Sharma and Rahane continue to call tune for India

Ajinkya Rahane of India celebrates after scoring 100

Ajinkya Rahane of India celebrates after scoring 100

INDIA had a near perfect second day to the final Freedom Series Test match against the Standard Bank Proteas at Ranchi on Sunday when Rohit Sharma and Ajinkya Rahane both achieved further personal landmarks and the home side then dismissed both the South African opening batsmen cheaply.


Their only disappointment for India would have been the fact that most of the final session was again lost to bad light, but the home side still held an overwhelmingly strong position, having declared at 497/9 and then reduced the Proteas to 9/2 by the early close.


India scored 133 in the morning session and a further 111 in the second.


Rahane achieved his 11th career Test century before being dismissed for 115 (192 balls, 17 fours and a six) and having extended the fourth wicket record partnership with Sharma against South Africa to 267.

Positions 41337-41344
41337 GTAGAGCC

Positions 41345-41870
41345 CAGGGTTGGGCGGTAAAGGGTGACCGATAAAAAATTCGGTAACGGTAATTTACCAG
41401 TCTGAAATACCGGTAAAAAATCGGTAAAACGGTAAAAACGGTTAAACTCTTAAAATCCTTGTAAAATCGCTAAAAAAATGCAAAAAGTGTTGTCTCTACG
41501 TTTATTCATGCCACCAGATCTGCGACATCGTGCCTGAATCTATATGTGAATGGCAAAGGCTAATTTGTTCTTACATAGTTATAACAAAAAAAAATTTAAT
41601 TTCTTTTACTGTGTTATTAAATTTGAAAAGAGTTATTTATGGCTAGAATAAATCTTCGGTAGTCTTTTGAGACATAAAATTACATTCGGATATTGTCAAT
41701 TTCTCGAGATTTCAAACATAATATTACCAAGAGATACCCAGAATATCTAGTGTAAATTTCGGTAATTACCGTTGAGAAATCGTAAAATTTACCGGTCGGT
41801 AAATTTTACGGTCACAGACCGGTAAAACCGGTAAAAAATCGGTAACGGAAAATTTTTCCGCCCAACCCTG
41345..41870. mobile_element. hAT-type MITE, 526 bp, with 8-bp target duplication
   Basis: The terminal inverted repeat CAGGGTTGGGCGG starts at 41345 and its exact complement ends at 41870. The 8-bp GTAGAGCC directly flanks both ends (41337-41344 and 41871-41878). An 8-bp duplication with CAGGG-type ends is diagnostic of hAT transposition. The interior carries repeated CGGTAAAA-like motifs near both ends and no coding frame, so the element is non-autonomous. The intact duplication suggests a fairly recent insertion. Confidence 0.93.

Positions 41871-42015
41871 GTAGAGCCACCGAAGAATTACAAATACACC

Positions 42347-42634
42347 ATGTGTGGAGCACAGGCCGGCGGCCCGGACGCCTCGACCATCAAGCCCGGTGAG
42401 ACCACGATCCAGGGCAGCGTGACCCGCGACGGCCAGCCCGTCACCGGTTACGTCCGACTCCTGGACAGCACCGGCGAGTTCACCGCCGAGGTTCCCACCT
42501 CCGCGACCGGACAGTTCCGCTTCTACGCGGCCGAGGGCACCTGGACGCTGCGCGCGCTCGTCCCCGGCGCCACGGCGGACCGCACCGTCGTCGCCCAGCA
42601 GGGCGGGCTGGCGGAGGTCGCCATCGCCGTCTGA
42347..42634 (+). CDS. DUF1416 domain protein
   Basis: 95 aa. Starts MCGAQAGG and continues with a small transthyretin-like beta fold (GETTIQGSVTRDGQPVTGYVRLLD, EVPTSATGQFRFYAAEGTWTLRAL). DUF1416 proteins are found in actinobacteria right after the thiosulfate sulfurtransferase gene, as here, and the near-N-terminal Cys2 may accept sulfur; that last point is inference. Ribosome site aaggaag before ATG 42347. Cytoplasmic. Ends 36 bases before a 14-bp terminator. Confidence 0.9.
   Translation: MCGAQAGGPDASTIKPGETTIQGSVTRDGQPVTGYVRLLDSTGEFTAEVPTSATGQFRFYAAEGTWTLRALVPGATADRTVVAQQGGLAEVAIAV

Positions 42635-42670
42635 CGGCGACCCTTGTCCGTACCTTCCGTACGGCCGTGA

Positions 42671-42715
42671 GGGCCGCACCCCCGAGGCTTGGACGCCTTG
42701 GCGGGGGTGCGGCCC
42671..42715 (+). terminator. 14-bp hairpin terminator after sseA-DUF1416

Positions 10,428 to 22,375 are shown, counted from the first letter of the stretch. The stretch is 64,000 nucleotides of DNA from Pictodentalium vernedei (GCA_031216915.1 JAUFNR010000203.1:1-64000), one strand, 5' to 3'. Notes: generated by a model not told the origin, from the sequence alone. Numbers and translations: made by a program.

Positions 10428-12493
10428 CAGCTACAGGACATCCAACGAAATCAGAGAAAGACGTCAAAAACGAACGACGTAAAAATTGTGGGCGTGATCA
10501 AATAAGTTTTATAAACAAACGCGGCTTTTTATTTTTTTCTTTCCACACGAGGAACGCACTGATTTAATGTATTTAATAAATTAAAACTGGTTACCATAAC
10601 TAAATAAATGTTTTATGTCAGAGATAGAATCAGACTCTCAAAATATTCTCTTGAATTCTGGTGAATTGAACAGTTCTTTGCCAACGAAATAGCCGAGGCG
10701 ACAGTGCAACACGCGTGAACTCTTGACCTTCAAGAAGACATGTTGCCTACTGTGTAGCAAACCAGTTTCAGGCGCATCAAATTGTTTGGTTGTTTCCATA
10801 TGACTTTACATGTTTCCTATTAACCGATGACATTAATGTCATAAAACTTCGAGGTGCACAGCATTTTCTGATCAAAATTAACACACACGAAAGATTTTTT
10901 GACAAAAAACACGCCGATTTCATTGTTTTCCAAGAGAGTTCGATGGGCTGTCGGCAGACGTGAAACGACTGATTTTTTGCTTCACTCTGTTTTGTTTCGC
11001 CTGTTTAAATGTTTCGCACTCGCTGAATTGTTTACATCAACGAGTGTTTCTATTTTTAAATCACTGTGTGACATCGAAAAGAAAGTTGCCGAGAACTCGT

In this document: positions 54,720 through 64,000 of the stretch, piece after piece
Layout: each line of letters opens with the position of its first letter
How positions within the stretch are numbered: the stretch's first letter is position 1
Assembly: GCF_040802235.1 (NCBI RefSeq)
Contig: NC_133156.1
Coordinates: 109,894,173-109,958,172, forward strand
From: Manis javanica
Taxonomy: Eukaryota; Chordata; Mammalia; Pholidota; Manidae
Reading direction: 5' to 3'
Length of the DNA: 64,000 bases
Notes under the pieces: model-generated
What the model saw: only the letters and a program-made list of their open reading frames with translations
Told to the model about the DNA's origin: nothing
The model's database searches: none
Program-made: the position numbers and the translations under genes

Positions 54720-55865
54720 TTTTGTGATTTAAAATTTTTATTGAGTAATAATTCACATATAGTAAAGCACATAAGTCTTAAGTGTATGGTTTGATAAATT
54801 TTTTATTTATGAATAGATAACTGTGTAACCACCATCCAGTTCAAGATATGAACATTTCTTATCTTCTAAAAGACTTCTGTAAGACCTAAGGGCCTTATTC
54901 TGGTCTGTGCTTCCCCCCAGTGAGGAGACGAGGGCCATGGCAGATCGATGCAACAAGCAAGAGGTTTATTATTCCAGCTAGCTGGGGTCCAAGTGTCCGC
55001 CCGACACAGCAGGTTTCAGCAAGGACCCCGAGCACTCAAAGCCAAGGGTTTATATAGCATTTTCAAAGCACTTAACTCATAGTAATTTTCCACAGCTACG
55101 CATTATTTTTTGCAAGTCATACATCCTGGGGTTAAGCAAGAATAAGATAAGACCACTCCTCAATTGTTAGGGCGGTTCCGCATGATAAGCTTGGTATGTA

But Sharma was not finished and shared a further partnership of 64 for the fifth wicket with Ravendar Jadeja en route to his maiden double century in this format, having previously made double centuries in white ball cricket as well. It also took his series aggregate past the 500-run mark.


He finally fell to Kagiso Rabada for 212 (255 balls, 28 fours and 6 sixes).


There were several useful partnerships to follow from the lower order including a 13th career half-century from Jadeja.


The two South African debutants had something to celebrate with George Linde take 4/133 in 31 overs and Heinrich Klaasen having a hand in four dismissals including a stumping.


Rabada, the pick of the attack, finished with 3/85 in 23 overs.


Remarkably, the innings included as many as 13 sixes.


There was only time for 5 overs before the early close with the two seamers, Mohammed Shami and Umesh Yadav, being allowed only one each before spin had to take over in deteriorating light but it was enough for each to claim a wicket to make the mountain for the Proteas to climb look steeper than ever.